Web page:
Do you think your gayness will affect your band's audience - either positively or negatively?
Faith No More has made a career out of confusing people. I think it's going to test people in a real positive way. It's a challenge to our listeners: This band you've been into that has never been associated with anything remotely gay or androgynous now has a connection to homosexuality. I think it will be a real test for kids.

On your records the entire band is credited for each song. Have you done any of the words for the music yourself?
In the past I've done lyrics for a song or two on each record. On our last record I did the lyrics for the homoerotic song, "Be Aggressive."

What's it about?
Swallowing. [Laughs] It was a pretty fun thing to write, knowing that Mike was going to have to put himself on the line and go up onstage and sing these vocals.

"We Care A Lot" was one of your biggest hits so far. What do you care about?
I care a lot about justice. I care a lot about equality. I care a lot about annihilating prejudices, and I care a lot about confusing people, about making sure people don't feel safe or complacent.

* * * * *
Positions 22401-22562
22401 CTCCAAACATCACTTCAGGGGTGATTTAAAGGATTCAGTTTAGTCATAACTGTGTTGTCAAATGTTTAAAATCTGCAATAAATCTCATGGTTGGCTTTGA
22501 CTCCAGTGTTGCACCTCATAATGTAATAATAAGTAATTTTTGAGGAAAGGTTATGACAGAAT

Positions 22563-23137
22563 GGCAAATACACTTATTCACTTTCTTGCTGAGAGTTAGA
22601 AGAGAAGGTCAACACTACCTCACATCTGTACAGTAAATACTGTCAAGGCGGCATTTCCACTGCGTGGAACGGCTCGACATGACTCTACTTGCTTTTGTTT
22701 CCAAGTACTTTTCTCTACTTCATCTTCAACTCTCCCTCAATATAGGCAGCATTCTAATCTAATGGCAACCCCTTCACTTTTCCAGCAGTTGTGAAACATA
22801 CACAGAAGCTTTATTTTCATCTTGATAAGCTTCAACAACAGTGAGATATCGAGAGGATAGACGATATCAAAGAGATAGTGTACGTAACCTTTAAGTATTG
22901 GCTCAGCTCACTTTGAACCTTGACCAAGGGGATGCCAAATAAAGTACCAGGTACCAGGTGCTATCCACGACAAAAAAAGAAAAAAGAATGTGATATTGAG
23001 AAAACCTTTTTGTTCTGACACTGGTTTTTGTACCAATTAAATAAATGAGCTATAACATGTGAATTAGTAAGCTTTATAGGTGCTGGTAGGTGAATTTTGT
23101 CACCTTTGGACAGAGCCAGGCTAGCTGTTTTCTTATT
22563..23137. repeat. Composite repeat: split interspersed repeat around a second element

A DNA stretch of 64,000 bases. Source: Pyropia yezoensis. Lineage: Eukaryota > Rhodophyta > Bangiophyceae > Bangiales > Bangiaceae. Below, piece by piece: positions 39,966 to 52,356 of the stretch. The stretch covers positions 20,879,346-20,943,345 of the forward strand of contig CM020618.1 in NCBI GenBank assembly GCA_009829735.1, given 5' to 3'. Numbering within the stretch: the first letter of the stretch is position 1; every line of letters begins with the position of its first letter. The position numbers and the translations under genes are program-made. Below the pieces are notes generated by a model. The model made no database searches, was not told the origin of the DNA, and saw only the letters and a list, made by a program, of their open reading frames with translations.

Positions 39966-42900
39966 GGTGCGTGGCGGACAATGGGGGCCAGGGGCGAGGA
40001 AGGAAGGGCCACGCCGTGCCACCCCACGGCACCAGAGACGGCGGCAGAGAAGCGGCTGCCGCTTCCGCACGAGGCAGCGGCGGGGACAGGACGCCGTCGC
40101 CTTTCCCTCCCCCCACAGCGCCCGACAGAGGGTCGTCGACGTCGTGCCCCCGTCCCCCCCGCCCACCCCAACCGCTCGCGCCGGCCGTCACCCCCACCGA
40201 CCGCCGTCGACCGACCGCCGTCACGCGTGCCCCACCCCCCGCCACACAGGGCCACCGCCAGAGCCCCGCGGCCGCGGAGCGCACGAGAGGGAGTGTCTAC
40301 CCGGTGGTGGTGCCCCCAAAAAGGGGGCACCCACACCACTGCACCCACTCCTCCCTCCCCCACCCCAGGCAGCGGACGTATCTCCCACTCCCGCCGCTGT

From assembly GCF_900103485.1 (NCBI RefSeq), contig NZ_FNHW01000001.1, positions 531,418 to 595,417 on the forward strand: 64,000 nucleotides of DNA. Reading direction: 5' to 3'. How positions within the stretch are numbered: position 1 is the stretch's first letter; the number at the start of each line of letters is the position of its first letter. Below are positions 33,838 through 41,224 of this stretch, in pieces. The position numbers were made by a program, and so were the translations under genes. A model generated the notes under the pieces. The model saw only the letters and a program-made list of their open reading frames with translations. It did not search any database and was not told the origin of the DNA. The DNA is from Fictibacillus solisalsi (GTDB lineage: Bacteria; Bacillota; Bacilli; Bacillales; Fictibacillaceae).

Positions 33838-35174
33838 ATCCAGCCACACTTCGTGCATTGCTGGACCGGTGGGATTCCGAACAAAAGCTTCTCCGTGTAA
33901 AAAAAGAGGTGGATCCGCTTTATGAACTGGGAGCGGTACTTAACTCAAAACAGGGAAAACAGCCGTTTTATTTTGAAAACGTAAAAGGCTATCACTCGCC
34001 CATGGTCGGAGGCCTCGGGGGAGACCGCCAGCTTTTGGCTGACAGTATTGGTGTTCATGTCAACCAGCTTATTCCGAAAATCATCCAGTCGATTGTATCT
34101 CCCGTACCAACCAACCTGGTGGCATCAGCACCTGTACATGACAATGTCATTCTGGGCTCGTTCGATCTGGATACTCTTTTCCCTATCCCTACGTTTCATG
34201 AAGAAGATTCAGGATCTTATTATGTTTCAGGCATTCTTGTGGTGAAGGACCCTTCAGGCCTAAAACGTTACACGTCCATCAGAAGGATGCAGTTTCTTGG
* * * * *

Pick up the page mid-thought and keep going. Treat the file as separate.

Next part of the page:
Why are you doing this interview with The Advocate?
I'm hoping The Advocate's readership includes young aspiring gay kids who will see me in the magazine and think, Look, he's a part of this so-called macho rock band and he's a fag - but it's OK! That would be great.

Will your fans be shocked by your appearing in the largest gay and lesbian magazine in America?
Some of the greatest rock was considered shocking when it first came out. And if people are shocked by the news that there are gay people in rock and roll - that's it's not just this straight man's game - good. That type of shock would make me very happy.

Thanks to Laura Quinn.

Source: Laura Quinn